Soybeans and corn traded higher but off their highs as weather worries in South America continue to support a tight supply outlook. Soybean's premium over corn reached the highest level since 2014 and with the US planting season approaching these developments could see farmers favor soybeans over corn, thereby inadvertently supporting the price of corn due to the risk of lower acreage leading to lower production during the coming season. Weather worries in Brazil supported a renewed rally in Arabica coffee with the futures price in New York reaching a fresh 11-year high. The latest move in response to a continued drop in ICE exchange monitored stocks to 1.03 million bags, the lowest level in 22 years.
As mentioned, US January CPI rose to the highest in 40 years, and the numbers jolted Fed expectations sharply higher for coming meetings and saw risk sentiment rolling over as the Fed is seen as needing to chase this development and show some credibility. With seven rate hikes now priced in over the coming 12 months, the latest inflation print suggest that the Fed remains so badly behind the curve that it must move aggressively to catch up with the inflation debacle that is unfolding and regain some credibility. Given that we are more than a month away from the next FOMC meeting on March 16th, some argue that the Fed may have to make a move ahead of the meeting – the first inter-meeting move for the purpose of tightening policy in modern memory.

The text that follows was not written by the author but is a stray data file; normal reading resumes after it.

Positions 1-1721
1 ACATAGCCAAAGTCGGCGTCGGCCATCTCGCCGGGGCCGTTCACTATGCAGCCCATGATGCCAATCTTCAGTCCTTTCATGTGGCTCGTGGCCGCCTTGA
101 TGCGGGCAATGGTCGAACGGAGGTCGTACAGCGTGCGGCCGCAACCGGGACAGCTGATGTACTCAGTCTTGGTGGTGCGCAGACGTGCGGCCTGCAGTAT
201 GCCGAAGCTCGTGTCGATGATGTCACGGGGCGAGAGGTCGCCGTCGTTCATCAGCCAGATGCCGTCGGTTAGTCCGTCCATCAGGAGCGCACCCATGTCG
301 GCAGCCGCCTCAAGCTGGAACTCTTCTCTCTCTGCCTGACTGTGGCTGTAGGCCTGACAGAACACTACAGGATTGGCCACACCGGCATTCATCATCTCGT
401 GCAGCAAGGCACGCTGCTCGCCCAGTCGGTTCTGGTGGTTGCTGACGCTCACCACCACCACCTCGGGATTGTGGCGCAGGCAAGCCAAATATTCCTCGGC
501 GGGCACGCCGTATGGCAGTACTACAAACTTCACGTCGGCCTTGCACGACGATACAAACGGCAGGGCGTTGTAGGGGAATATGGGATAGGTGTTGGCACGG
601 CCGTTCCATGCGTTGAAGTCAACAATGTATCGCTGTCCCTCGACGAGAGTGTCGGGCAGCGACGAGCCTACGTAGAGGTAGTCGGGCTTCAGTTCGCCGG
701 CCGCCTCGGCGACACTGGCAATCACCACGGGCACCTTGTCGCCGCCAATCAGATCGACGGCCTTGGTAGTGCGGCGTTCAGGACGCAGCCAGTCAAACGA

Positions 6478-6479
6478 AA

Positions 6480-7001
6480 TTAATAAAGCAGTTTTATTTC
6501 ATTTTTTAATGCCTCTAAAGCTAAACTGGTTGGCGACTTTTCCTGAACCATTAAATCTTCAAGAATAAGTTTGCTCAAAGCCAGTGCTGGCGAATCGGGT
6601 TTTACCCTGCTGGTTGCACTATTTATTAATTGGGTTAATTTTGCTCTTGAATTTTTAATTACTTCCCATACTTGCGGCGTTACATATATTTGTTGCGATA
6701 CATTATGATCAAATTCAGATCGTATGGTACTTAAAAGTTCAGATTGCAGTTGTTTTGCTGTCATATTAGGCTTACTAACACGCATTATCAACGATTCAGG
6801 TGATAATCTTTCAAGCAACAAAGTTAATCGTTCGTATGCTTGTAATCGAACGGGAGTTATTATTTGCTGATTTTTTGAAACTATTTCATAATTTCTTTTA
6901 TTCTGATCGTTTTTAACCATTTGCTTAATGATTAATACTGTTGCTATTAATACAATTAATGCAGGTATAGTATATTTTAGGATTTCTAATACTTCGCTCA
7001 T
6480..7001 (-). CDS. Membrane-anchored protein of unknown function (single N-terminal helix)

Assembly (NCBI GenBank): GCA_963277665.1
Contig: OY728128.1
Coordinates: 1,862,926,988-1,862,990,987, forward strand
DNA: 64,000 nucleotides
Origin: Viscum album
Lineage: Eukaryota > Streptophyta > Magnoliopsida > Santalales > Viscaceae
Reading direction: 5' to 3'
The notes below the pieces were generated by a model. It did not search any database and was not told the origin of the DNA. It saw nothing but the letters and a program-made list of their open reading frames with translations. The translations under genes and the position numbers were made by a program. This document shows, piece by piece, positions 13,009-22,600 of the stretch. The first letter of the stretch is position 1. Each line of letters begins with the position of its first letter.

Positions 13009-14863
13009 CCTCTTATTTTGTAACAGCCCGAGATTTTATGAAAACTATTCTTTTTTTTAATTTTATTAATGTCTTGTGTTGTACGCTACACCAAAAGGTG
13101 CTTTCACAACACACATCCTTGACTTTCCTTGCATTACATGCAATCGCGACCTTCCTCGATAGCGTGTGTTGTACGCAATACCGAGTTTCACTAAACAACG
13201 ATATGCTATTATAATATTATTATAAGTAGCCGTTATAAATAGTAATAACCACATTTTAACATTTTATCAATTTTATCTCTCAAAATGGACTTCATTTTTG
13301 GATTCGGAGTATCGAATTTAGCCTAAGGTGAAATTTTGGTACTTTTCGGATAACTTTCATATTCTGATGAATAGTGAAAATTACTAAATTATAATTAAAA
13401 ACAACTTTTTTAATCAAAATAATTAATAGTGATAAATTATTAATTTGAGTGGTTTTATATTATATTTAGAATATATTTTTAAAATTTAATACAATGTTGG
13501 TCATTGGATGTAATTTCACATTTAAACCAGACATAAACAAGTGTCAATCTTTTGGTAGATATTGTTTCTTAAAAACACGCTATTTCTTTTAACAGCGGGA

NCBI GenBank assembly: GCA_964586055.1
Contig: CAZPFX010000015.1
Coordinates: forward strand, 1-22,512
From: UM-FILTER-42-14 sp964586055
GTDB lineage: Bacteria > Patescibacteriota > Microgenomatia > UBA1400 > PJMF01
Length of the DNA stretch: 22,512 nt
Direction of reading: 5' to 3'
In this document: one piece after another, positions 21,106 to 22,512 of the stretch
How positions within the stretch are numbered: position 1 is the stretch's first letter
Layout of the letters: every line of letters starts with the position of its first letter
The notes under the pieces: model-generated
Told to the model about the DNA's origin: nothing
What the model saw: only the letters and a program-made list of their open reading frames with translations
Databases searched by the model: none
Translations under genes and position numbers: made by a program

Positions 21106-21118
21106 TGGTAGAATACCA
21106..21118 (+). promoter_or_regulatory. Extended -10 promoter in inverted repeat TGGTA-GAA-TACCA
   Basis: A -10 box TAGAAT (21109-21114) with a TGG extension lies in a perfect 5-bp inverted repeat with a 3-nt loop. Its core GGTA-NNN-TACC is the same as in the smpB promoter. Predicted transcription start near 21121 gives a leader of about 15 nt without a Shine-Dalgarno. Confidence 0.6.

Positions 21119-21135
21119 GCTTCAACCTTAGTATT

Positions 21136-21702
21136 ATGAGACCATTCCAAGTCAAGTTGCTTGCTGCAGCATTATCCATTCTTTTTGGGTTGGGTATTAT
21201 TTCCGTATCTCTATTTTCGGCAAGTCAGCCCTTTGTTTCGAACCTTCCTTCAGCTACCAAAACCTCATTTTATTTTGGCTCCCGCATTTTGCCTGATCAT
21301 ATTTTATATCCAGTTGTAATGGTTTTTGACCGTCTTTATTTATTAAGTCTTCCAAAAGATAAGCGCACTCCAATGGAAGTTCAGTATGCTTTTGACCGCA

With supply of many key commodities being as tight as they are, the prospect for higher prices remains but a flattening yield curve in US is being taken as a warning sign that the US economy, and several others that has been on a sugar high following the pandemic, are at risk of seeing an economic slowdown as central banks apply the brakes.
Into this period of uncertainty, we see continued demand for gold which despite an extended sell-off in US treasury bonds has managed to hold onto a second weekly gain. This week, ten-year yields punched past 2% with real yields rising to a fresh cycle high at -0.43%, up nearly 0.7% since the start of the year. However, the mentioned flattening of the yield curve suggests investors expect slowing growth into the oncoming rate hike cycle.
In our latest gold update we highlighted gold’s ability to defy gravity amid rising US yields and how any weakness below $1800 has so far proven to be short-lived. Support driven by gold’s credentials as an inflation hedge as well as a defensive asset during a period of elevated stock and bond market volatility as the market adjusts to a rising interest rate environment. At the same time, we believe inflation will remain elevated with rising input costs, wages and rentals being a few components that may not be lowered by rising interest rates. With this in mind, gold is increasingly being viewed as a hedge against the market’s current optimistic view that central banks will be successful in bringing down inflation.